The only thing worse than the violence and bloodshed going on around the world is how much of its seems to go unnoticed. It’s a feeling that those in the Philippines know all too well.
Since Rodrigo Duterte won the 2016 Philippine presidential election by promising to kill tens of thousands of criminals and urging people to kill drug addicts, the country has become an ongoing war zone that’s left over 20,000 dead. Despite the assertion that it is only drug dealers and addicts being targeted, many of those killed in police raids and government assassinations are actually community organizers, progressives, street children and political activists–not the cartel drug pushers, Duterte claims to be fighting.
It’s a subject that, while gaining some attention from mainstream media, barely covers the surface of what’s going on, including media in the US where the topic rarely seems to be discussed.
“Mainstream media has only given one narrative which is that it’s a drug war and the President is killing people left and right,” says Long Beach musician and community organizer Menchie Caliboso. “While that’s true, there’s a lot more to that story.”
Growing up Filipino in a state like California that garners the largest population of Filipino immigrants in the U.S. (over 1.4 million), Caliboso and fellow activist/organizer Nikole Cababa have always felt a lack of attention being paid to the struggles and the history of their culture despite being surrounded by those who’ve fled the violence and dire political and economic conditions that plague the Philippines.
As the killings continue to reach staggering numbers, the two activists and local musicians decided they had to create a project that gave a voice to the voiceless in the form embark on a creative project that put the rage and sadness of their people into song. This idea coincided with a national launch by the US chapter of the International Coalition for Human Rights in the Philippines (ICHRP-US) in December of 2017 that gave them a platform to release an album titled Rock the Mic for Human Rights in the Philippines: Stop the Killings Album Compilation that served both a creative and political purpose.
“We wanted to reach people without giving them the whole political spiel and after the launch [of ICHRP-US] there were people all over the country joining it and we had our own networks of artists actively contributing to the campaign,” Caliboso says. “We had an idea to create an album that will talk explicitly about human rights crisis in the Philippines and encourage people to learn more about it and take action.”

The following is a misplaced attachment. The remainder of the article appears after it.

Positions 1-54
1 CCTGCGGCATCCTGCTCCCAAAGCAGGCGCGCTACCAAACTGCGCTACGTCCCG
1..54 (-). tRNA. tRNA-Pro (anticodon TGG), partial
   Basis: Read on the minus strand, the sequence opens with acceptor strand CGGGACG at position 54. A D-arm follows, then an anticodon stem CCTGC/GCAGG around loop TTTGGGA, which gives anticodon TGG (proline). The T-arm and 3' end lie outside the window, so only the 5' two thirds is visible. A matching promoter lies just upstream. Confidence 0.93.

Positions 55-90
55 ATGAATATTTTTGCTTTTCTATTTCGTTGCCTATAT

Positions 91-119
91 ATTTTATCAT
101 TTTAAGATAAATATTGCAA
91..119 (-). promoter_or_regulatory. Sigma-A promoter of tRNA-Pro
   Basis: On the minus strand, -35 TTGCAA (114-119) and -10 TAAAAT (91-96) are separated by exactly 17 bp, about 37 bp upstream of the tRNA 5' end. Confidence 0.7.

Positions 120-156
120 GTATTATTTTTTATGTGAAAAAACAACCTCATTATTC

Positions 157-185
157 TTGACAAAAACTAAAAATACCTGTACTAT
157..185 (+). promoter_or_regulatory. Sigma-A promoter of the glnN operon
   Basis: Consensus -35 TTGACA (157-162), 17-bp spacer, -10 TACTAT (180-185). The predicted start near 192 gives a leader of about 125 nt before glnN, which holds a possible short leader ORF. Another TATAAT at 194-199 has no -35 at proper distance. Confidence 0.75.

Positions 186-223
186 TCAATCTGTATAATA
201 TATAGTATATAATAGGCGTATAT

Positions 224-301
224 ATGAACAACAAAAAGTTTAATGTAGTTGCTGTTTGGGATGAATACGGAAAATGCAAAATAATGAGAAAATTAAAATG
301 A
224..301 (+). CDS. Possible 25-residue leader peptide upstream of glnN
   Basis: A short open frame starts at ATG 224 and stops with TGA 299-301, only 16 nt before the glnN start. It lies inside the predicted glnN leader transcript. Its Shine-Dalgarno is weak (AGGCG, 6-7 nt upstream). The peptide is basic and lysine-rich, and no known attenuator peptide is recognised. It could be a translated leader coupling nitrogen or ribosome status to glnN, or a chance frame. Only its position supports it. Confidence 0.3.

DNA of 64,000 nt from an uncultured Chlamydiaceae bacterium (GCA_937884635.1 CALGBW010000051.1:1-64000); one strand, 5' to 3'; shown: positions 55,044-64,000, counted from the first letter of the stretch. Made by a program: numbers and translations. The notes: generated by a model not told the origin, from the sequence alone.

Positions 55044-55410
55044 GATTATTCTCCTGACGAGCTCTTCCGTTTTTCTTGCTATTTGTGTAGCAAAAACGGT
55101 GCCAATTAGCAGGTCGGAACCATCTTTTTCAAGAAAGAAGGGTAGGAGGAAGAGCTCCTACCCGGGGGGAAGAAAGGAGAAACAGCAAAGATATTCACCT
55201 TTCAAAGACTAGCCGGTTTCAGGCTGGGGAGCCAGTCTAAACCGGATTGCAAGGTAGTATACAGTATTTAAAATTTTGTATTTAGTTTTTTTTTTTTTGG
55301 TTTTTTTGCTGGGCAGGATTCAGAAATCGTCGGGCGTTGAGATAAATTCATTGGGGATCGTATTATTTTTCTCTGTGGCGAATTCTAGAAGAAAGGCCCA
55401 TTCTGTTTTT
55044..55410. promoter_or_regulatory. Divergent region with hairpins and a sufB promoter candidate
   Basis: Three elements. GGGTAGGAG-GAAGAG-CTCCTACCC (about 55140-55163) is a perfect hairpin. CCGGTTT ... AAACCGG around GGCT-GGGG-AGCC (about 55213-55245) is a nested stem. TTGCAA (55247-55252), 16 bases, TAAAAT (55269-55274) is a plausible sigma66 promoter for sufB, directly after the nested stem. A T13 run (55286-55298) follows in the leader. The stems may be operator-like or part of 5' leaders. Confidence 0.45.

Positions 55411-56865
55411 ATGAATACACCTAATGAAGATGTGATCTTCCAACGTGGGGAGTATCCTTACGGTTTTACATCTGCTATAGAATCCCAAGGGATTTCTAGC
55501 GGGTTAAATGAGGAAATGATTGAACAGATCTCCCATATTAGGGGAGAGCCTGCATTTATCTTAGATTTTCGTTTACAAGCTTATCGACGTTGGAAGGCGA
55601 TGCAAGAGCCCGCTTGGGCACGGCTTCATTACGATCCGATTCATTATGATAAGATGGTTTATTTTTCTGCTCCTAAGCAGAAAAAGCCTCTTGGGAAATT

The 12-track Rock the Mic album features a full lineup of Filipino-fronted acts, including Santa Ana beat scene producer Chris Alfaro, better known as Free the Robots, Caliboso’s R&B/soul band Bootleg Orchestra and NYC punks Material Support, who came together with original songs for the compilation. Though the project took about three months to complete, its weight carries a lifetime of sorrow, frustration over what is happening in their home country and the pride of recognizing people who’ve chosen to fight against the corrupt government even at the cost of their own lives.
“Growing up Filipino American you’re not really taught about your culture so a lot of us growing up search for ways to feel more connected to it,” Caliboso says. “So when opportunities like this come up it’s easy for many of us to say yes I wanna contribute my art to the movement going on in Philippines. This is a good segue to become politically involved.”
The release of the album also coincides with a national Stop the Killings speaking tour that started in April traveling from D.C. to the west coast stopping at several major cities before it reaches its final destination in LA at Philippine consulate on Friday. The speaking tour includes featuring several delegates for the Philippines–peace consultants, indigenous leaders, journalists, and human rights advocates from Philippines who will be talking about human rights crisis and call for an end to US military aid to Philippines that is funding the human rights crisis. The tour kicked off at the end of April so this Friday is the last stop in LA for this tour. Next week also marks the first annual Filipino Festival in LA, March 19.
Sounds on the albums 12-song tracklist showcase a stylistic range from hip-hop to punk rock while also exhibiting a variety of ways in which the killings in the Philippines affect artists in the US who have a desire to raise money and awareness to aid ICHRP and Malaya–the two main organizations behind the Stop the Killings Speaking tour. All the proceeds from the album so far have helped fund the speaking tour and allowed music fans and artists to make a concrete difference by getting the Filipino delegates a platform to inform the country about what’s going on in their home country.
“I’ve heard a lot of people say this is an important soundtrack for them to deal with the feelings of rage and sadness and mourning,” Cababa says. “A lot of the album speaks to people who are martyrs so in a lot of ways it helps folks process what’s happening but do it in a productive way that reaches a new audience.”
For full info on the Stop the Killings Speaking Tour in LA tomorrow, May 11, click here.
To buy/stream the Rock the Mic album and support the Stop the Killings movement and speaking tour, click here toRock the Mic for Human Rights in the Philippines: Stop the Killings Album Compilation by International Coalition for Human Rights in the Philippines – US Chapter“> listen and learn more.